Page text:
Here’s our wrap-up featuring three highlights from all the action of Day Two.
1. Ditch the business plan? Yes, you heard right!
The presentation of author and serial entrepreneur Gunter Pauli in our first plenary of the day was described by one participant on Twitter as the “drop the mic moment of the Congress”. Enlightening the audience with entrepreneurial ways to attain sustainable business models, Mr Pauli called on delegates to ditch business planning in favour of taking concrete action. “Scan for opportunities to implement new business models that will transform economies,” he said.
Pedram Soltani First Vice-President of the Iran Chamber of Commerce, Industries, Mines and Agriculture—a Congress sponsor—said that, because chambers already have the skills to work with both governments and business organisations, chambers are the most professional players to take a leading role in promoting sustainability. Mr Soltani called for sustainability guidelines that chambers could use to unify activities and leverage chamber networks. “The sustainable development goals provide a framework for our services, we do not need to reinvent the wheel,” he said.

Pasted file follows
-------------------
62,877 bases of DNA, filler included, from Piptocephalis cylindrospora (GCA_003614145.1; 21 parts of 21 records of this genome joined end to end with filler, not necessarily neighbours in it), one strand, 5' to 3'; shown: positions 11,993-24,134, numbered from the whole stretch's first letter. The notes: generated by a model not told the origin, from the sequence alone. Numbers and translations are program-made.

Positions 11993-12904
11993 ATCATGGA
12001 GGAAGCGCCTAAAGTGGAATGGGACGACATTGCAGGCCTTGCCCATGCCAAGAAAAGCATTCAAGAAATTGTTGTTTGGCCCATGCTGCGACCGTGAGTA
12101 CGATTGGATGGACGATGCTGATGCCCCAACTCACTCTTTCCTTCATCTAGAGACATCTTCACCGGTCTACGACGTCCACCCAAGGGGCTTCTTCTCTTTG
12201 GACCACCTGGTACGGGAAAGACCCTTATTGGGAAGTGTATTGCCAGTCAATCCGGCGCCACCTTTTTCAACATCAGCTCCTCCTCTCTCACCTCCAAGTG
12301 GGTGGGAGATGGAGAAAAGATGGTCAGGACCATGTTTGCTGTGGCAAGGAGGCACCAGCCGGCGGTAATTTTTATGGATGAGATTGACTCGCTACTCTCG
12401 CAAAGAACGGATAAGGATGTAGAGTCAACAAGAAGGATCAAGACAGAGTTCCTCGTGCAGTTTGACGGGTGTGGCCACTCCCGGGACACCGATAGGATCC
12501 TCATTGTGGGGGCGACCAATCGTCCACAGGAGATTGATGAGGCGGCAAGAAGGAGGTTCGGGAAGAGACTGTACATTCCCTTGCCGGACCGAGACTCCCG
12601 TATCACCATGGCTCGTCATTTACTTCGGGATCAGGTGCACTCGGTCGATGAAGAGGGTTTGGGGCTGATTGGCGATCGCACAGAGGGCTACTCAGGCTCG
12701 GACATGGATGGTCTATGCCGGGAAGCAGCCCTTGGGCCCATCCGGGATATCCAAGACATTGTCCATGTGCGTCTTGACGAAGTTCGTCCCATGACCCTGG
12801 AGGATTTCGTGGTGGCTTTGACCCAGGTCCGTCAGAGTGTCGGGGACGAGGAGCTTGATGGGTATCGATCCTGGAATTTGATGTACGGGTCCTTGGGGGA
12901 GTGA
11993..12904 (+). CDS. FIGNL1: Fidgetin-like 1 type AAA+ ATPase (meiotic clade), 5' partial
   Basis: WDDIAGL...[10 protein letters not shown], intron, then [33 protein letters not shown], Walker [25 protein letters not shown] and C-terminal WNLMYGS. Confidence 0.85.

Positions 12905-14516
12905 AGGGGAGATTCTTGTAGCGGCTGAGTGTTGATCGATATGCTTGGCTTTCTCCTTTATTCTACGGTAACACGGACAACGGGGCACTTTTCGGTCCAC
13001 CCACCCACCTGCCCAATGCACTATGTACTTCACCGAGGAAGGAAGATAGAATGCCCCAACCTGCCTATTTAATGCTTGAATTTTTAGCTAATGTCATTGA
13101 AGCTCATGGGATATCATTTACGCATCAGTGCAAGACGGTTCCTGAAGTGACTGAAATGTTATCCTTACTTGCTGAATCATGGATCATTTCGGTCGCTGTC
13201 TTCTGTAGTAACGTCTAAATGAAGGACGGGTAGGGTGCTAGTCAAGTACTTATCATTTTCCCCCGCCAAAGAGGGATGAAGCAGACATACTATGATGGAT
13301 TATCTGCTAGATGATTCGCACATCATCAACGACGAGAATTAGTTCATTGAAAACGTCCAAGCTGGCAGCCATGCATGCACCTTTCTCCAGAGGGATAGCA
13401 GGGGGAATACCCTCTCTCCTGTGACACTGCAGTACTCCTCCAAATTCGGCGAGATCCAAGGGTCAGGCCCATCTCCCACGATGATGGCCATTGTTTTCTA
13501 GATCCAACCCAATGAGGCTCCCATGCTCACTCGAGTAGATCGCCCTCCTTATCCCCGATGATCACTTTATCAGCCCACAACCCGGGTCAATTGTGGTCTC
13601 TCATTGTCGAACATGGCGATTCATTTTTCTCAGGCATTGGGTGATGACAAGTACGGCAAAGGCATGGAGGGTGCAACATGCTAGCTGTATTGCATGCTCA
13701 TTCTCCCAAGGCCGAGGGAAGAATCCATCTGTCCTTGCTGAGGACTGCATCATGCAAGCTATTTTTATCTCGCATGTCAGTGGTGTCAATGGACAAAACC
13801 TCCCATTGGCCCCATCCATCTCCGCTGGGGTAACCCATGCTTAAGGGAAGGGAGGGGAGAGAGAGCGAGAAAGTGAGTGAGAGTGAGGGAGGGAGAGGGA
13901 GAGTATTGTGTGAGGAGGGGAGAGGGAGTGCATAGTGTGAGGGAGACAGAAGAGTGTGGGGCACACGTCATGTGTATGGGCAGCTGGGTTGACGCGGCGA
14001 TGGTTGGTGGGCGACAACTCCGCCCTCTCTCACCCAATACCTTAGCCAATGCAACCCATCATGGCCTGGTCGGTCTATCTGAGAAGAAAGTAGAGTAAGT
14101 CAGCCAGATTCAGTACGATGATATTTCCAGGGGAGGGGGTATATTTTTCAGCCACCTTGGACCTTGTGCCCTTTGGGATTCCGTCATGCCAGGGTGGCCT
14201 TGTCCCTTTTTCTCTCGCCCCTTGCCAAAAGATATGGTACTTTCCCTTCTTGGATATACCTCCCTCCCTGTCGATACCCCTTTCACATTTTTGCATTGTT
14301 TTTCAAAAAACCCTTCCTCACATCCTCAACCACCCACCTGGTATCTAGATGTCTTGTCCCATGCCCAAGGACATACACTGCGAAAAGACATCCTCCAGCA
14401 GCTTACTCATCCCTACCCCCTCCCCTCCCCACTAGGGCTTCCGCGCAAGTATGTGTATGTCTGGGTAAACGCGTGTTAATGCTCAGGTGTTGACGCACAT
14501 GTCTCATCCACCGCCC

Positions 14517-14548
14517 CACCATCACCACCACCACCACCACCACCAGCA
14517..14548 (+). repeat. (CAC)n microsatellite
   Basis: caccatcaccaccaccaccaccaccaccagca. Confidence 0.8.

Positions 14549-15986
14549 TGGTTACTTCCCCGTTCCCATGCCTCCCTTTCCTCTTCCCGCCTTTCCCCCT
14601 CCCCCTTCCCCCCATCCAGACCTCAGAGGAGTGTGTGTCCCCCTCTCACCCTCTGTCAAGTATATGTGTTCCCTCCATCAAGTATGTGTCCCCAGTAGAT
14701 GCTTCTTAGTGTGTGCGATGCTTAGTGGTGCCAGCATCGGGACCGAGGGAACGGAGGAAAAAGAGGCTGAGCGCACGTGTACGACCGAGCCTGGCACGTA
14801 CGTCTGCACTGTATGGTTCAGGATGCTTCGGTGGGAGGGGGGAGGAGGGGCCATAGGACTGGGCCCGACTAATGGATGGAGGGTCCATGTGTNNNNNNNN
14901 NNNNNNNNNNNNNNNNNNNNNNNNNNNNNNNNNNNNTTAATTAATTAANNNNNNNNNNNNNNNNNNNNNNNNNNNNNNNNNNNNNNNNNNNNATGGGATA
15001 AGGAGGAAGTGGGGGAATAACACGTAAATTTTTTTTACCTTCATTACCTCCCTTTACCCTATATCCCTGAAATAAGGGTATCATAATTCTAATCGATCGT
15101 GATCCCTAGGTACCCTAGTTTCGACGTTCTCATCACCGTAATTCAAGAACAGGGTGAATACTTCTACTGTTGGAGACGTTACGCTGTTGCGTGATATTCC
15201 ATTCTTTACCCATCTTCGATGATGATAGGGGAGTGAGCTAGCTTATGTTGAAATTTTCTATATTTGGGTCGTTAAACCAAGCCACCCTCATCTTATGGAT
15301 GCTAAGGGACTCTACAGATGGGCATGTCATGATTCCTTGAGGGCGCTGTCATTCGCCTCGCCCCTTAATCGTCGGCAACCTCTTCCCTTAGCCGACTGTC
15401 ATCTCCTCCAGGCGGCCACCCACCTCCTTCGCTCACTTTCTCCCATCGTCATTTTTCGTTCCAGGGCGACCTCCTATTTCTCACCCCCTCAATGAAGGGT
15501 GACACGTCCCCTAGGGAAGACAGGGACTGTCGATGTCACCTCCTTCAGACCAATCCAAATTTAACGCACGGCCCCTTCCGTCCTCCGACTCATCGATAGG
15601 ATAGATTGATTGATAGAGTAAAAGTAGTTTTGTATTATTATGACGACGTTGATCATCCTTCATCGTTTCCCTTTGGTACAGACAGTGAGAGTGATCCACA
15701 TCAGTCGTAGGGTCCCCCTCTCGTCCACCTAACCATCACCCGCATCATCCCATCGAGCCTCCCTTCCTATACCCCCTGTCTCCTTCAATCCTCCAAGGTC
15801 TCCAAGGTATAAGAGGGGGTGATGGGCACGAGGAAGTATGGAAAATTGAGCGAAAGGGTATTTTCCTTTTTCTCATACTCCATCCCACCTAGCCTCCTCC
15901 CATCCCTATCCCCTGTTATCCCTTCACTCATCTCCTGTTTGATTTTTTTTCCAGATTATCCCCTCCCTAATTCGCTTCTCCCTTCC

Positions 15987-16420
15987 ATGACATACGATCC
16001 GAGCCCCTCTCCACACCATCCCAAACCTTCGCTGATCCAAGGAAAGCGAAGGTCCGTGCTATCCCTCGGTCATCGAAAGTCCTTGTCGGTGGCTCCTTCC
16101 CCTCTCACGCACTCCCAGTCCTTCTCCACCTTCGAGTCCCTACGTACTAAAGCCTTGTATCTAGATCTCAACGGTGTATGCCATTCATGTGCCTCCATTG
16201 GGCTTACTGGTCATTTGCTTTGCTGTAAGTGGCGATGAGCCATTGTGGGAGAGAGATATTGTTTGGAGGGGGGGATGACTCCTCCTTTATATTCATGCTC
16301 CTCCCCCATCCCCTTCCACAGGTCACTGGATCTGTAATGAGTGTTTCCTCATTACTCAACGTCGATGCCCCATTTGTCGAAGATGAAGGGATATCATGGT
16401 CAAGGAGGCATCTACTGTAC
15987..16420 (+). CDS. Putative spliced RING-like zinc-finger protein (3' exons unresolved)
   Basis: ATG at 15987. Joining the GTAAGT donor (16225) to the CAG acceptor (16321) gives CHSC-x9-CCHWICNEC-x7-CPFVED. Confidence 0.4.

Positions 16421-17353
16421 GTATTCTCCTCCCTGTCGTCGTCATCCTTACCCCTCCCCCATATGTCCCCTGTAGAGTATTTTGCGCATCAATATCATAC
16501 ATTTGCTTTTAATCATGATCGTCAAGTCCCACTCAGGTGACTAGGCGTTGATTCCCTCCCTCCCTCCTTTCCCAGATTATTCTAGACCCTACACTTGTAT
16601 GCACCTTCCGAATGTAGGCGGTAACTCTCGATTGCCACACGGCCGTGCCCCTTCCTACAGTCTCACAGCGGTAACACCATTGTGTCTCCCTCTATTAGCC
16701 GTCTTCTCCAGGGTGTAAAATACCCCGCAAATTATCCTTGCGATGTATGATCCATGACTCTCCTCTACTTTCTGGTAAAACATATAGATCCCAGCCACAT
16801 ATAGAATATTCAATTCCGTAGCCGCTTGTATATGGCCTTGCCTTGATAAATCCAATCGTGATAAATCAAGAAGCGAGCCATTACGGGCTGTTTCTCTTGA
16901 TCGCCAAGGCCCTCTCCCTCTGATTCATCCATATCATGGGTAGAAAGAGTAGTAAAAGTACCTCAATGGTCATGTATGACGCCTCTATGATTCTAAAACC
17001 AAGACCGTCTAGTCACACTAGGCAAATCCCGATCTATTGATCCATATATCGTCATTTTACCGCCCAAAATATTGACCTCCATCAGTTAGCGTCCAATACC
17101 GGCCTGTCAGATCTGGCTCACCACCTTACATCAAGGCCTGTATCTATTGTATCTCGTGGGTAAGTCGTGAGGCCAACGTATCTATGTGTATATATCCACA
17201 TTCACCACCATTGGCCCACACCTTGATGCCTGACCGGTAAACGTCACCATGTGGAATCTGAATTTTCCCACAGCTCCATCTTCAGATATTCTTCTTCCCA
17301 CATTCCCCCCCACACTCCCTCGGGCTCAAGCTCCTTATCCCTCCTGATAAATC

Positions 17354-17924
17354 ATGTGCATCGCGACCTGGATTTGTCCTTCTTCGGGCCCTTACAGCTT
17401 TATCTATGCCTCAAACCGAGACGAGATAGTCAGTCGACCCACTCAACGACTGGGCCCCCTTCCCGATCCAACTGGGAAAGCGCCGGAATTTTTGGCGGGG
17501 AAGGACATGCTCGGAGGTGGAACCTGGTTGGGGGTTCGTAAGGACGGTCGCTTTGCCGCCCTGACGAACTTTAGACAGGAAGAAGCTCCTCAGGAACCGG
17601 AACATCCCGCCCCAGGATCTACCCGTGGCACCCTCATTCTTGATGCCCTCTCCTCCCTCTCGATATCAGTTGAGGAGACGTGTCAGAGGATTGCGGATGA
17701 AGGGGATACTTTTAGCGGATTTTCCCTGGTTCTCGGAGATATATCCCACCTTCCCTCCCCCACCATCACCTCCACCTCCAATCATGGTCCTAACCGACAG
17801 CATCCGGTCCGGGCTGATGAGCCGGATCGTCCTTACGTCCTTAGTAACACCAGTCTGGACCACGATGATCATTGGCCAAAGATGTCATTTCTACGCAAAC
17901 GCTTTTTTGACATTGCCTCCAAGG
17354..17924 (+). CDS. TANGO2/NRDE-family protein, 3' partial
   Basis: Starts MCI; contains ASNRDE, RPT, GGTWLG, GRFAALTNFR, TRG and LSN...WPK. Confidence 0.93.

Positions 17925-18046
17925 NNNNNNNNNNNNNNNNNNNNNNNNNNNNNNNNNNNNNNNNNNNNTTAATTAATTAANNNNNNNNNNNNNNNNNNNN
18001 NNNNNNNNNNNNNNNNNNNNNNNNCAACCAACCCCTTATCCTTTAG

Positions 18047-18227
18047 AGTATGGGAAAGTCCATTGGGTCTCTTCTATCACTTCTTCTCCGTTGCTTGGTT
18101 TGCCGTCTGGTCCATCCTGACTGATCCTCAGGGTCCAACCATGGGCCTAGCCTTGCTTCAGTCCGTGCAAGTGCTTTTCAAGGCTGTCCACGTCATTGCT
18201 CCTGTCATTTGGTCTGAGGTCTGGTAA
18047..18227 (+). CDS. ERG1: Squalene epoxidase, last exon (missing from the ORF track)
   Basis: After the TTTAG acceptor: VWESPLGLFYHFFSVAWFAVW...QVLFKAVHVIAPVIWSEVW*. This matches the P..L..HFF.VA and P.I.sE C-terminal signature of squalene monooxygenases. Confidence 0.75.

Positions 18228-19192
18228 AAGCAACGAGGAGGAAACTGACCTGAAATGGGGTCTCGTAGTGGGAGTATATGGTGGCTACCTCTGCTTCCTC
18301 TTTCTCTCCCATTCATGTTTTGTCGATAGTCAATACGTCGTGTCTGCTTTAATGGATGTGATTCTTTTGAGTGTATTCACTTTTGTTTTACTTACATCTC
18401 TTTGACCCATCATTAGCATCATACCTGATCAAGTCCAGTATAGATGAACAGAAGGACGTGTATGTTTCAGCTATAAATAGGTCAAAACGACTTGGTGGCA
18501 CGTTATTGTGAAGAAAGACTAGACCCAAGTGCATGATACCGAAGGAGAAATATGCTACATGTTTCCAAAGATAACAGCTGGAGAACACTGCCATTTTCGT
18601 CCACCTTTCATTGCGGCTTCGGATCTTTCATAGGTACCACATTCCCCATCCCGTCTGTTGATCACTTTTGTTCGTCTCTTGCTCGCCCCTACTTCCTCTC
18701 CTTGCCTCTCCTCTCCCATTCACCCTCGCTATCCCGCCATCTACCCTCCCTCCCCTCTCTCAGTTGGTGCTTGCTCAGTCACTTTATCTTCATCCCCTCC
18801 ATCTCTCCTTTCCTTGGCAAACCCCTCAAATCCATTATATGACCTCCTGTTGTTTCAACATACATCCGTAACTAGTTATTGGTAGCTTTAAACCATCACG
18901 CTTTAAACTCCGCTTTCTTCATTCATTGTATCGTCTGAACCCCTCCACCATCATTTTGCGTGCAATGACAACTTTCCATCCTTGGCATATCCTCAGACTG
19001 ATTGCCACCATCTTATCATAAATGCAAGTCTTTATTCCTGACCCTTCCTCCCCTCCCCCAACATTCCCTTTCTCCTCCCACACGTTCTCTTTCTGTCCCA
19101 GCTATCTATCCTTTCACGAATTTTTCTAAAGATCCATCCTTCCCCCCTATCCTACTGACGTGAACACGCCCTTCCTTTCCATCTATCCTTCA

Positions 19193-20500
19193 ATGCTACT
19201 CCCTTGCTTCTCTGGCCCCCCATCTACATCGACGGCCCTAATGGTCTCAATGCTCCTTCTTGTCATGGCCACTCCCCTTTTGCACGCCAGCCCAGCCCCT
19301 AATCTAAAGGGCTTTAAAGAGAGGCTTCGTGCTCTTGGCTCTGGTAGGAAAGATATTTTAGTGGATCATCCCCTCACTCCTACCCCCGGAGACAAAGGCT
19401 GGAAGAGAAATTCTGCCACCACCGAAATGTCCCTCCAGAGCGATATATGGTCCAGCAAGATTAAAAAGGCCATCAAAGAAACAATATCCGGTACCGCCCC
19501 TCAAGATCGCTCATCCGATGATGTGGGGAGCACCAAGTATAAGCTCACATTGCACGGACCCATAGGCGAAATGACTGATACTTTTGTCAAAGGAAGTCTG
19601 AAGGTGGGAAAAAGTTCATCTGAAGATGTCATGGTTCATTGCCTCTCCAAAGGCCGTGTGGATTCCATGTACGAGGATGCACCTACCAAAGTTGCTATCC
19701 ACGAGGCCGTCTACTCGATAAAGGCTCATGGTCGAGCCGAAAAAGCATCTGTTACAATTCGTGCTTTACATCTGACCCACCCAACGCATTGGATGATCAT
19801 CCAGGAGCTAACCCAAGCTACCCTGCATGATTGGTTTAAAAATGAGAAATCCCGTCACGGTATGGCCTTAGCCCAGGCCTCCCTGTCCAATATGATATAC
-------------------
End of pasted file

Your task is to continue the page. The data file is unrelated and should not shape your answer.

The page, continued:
2. Chambers as facilitators of migrant integration
Delegates today got insight into how protectionism, when it comes to migration, is leading to missed opportunities and inefficiencies. Giving refugees a chance makes good economic sense and the key to success is integration, delegates heard. So what is the role for chambers in this regard? According to speaker Volker Treier, Deputy Chief Executive Officer of the Association of German Chambers of Industry and Commerce, they can take a lead informing and advising business on the benefits of migration, identifying and assessing refugee skills, and providing training and qualifications.
3. Can chambers trust the media?
Trustworthiness was the key word in an afternoon workshop on trust in media. Damian Cave, International New York Times Australian Bureau Chief compared new media to an all you can eat buffet where you don’t know what it is you are eating or whether it is good for you or not.
Roger Fisk, the driving force behind the electoral victories of US President Barack Obama, shared some great tips for chambers to communicate their key messages.
- Be authentic.
- Pick one or two tools and use them well rather than trying to keep up with the latest technological trend.
- Don’t rely on media to tell your story. Have a comprehensive strategy and ensure your members are all telling the same story.
- Build up a reservoir of case studies so that when you are attacked, the story hits a credible and informed network.